As you age, you probably notice your body changing in significant ways. Your skin may sag and stretch, your belly may push new boundaries, and crow's feet may creep from the corners of your eyes. To varying degrees, this aging process happens to everyone. But many of the choices we make can affect how dramatic those changes will be. In fact, most people will go out of their way to battle these signs of aging, using nutrition and exercise, creams, lotions, or even surgery.
When walking through the drug store, you'll undoubtedly notice aisles upon aisles of creams to help protect your skin from wrinkles. There are several other skin issues, however, that don't get quite as much attention. One of these problems includes enlarged pores -- the dilated, puffy look that tiny spots on your face can experience. Enlarged pores are caused by a number of factors, particularly aging and genetics. As you get older, oils and skin cells can build up in your pores, causing them to expand. Additionally, sun damage and lowered skin elasticity can make pores appear larger than usual over time [source: DocShop].
Unfortunately, it's impossible to permanently decrease the size of your pores. But you can decrease their appearance. Whether you want to go to a dermatologist or spa or you want a quick fix in the comfort of your home, there are countless tricks, products and procedures designed to minimize the appearance of your pores.
You'll start by reading about the at-home tricks you can use to cover up the appearance of large pores. Next, you'll investigate a variety of medical procedures that can help tighten your pores. Finally, you'll read about the many products available for treating enlarged pores.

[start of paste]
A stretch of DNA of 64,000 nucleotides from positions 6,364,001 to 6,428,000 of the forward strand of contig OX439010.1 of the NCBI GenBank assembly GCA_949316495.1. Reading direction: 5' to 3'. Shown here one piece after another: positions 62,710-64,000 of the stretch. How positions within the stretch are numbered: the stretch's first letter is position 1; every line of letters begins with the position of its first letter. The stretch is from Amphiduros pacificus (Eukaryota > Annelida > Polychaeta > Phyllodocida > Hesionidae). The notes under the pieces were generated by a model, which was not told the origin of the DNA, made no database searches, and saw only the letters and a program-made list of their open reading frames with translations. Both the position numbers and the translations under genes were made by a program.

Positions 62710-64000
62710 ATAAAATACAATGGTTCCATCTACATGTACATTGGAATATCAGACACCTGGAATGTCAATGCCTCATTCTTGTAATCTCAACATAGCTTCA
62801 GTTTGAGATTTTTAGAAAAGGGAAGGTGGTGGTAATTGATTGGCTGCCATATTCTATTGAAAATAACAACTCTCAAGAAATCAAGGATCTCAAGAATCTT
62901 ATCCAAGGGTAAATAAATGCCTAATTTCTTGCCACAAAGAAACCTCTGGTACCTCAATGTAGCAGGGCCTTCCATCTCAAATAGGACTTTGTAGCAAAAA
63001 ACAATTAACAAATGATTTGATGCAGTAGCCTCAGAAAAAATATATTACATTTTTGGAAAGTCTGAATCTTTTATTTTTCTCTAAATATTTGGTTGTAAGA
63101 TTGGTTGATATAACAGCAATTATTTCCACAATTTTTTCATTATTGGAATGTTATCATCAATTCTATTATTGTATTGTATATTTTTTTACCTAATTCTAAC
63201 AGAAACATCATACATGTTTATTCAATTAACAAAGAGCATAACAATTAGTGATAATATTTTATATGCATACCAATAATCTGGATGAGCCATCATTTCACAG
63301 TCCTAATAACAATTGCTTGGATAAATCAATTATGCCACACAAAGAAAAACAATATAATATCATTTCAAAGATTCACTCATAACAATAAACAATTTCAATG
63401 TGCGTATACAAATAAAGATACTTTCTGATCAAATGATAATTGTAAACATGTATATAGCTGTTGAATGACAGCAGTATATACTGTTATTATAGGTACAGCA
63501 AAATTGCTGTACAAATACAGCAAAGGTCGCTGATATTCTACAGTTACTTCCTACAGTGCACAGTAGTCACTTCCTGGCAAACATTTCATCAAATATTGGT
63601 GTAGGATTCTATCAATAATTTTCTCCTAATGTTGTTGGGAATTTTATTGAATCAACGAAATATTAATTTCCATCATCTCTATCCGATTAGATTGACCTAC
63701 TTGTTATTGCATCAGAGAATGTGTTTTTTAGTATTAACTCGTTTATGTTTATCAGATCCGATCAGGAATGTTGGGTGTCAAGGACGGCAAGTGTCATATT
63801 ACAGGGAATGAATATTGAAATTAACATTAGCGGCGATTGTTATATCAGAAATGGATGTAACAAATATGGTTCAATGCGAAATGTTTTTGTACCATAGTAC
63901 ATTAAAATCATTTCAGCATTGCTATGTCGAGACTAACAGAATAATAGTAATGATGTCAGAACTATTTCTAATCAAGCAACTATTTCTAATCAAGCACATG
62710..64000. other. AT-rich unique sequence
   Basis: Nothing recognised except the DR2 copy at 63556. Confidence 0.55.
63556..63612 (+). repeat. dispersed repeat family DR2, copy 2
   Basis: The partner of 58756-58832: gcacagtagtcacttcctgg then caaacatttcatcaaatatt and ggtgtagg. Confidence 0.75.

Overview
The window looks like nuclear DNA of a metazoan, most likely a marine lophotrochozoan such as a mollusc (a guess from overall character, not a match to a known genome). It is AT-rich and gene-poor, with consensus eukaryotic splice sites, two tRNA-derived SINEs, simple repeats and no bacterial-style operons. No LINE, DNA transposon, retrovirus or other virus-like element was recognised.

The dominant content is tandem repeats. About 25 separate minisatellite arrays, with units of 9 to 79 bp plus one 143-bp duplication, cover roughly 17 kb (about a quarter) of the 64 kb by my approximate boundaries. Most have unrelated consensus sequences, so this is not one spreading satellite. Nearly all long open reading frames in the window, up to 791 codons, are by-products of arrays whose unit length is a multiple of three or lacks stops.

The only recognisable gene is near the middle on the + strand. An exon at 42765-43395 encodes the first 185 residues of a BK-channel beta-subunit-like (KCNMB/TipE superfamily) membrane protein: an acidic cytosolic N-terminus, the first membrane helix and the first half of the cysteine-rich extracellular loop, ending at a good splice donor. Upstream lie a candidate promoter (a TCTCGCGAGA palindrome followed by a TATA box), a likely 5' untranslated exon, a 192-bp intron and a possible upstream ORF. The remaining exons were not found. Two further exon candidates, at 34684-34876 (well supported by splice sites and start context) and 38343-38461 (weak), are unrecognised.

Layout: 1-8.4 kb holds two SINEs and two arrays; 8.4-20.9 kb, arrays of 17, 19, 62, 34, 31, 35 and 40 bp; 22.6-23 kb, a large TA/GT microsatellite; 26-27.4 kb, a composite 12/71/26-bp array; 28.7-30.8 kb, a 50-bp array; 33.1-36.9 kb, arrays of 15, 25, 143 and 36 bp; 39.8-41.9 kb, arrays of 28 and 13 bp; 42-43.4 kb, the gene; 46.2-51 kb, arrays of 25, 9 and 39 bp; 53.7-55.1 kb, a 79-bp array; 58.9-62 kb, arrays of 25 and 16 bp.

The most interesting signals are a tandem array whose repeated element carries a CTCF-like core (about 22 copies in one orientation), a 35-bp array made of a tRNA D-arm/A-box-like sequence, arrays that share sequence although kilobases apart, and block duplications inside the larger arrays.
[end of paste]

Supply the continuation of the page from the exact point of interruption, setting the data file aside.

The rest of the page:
See the next section to learn whether you can achieve that small-pore look without leaving the comfort of your home.
At-Home Pore-Minimizing Tricks
Before setting up a doctor's appointment or spending money on cosmetics you haven't tested, keep in mind that there are a number of simple at-home tricks you can try to decrease the appearance of your pores. First, you can use preventive measures to protect your skin. For example, by applying sunscreen 30 minutes before going into the sun, and by avoiding the sun's rays when they're strongest -- between the hours of 10 a.m. and 4 p.m. -- you will be able to protect your skin from ultraviolet ray damage that contributes to dilated pores [source: Sorgen]. Washing your face daily with a gentle rinse will help keep your pores unclogged without irritating the skin. Although they typically call attention to pores, avoid removing blackheads or whiteheads yourself, since this can result in scarring or infection.
You can find another pore-minimizing trick on the breakfast table. You can temporarily tighten the skin, decreasing the appearance of enlarged pores, with a simple homemade masque. Simply mix two raw egg whites with a quarter cup of orange juice. Put the blend on your skin for 15 minutes or until it dries. Finally, wash off the mixture with warm water [source: WebMD].